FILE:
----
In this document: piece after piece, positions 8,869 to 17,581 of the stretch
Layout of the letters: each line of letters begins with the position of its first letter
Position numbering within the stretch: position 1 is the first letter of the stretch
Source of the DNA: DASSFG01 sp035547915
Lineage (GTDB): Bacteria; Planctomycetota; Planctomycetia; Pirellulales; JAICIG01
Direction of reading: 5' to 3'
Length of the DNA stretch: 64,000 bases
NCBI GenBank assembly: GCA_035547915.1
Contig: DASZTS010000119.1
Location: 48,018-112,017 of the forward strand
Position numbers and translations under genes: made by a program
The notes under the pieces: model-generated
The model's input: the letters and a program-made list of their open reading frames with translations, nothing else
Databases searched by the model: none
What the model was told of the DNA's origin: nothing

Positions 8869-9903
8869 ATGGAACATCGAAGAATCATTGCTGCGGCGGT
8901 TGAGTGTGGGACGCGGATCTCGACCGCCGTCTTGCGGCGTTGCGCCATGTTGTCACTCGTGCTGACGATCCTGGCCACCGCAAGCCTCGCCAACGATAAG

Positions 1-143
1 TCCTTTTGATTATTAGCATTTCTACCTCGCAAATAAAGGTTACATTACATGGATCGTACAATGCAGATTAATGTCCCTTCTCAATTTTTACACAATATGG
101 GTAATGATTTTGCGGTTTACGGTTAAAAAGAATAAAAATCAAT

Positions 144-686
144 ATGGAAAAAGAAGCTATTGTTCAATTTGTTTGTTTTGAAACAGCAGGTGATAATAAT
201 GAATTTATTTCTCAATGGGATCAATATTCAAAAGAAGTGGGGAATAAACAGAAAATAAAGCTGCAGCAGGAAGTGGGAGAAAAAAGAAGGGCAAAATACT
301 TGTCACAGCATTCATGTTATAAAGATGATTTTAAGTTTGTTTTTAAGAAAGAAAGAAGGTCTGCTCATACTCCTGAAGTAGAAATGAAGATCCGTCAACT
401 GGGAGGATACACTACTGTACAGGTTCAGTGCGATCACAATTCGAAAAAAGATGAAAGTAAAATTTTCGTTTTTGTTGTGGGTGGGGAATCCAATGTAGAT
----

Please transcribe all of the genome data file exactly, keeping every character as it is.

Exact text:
In this document: piece after piece, positions 8,869 to 17,581 of the stretch
Layout of the letters: each line of letters begins with the position of its first letter
Position numbering within the stretch: position 1 is the first letter of the stretch
Source of the DNA: DASSFG01 sp035547915
Lineage (GTDB): Bacteria; Planctomycetota; Planctomycetia; Pirellulales; JAICIG01
Direction of reading: 5' to 3'
Length of the DNA stretch: 64,000 bases
NCBI GenBank assembly: GCA_035547915.1
Contig: DASZTS010000119.1
Location: 48,018-112,017 of the forward strand
Position numbers and translations under genes: made by a program
The notes under the pieces: model-generated
The model's input: the letters and a program-made list of their open reading frames with translations, nothing else
Databases searched by the model: none
What the model was told of the DNA's origin: nothing

Positions 8869-9903
8869 ATGGAACATCGAAGAATCATTGCTGCGGCGGT
8901 TGAGTGTGGGACGCGGATCTCGACCGCCGTCTTGCGGCGTTGCGCCATGTTGTCACTCGTGCTGACGATCCTGGCCACCGCAAGCCTCGCCAACGATAAG

Positions 1-143
1 TCCTTTTGATTATTAGCATTTCTACCTCGCAAATAAAGGTTACATTACATGGATCGTACAATGCAGATTAATGTCCCTTCTCAATTTTTACACAATATGG
101 GTAATGATTTTGCGGTTTACGGTTAAAAAGAATAAAAATCAAT

Positions 144-686
144 ATGGAAAAAGAAGCTATTGTTCAATTTGTTTGTTTTGAAACAGCAGGTGATAATAAT
201 GAATTTATTTCTCAATGGGATCAATATTCAAAAGAAGTGGGGAATAAACAGAAAATAAAGCTGCAGCAGGAAGTGGGAGAAAAAAGAAGGGCAAAATACT
301 TGTCACAGCATTCATGTTATAAAGATGATTTTAAGTTTGTTTTTAAGAAAGAAAGAAGGTCTGCTCATACTCCTGAAGTAGAAATGAAGATCCGTCAACT
401 GGGAGGATACACTACTGTACAGGTTCAGTGCGATCACAATTCGAAAAAAGATGAAAGTAAAATTTTCGTTTTTGTTGTGGGTGGGGAATCCAATGTAGAT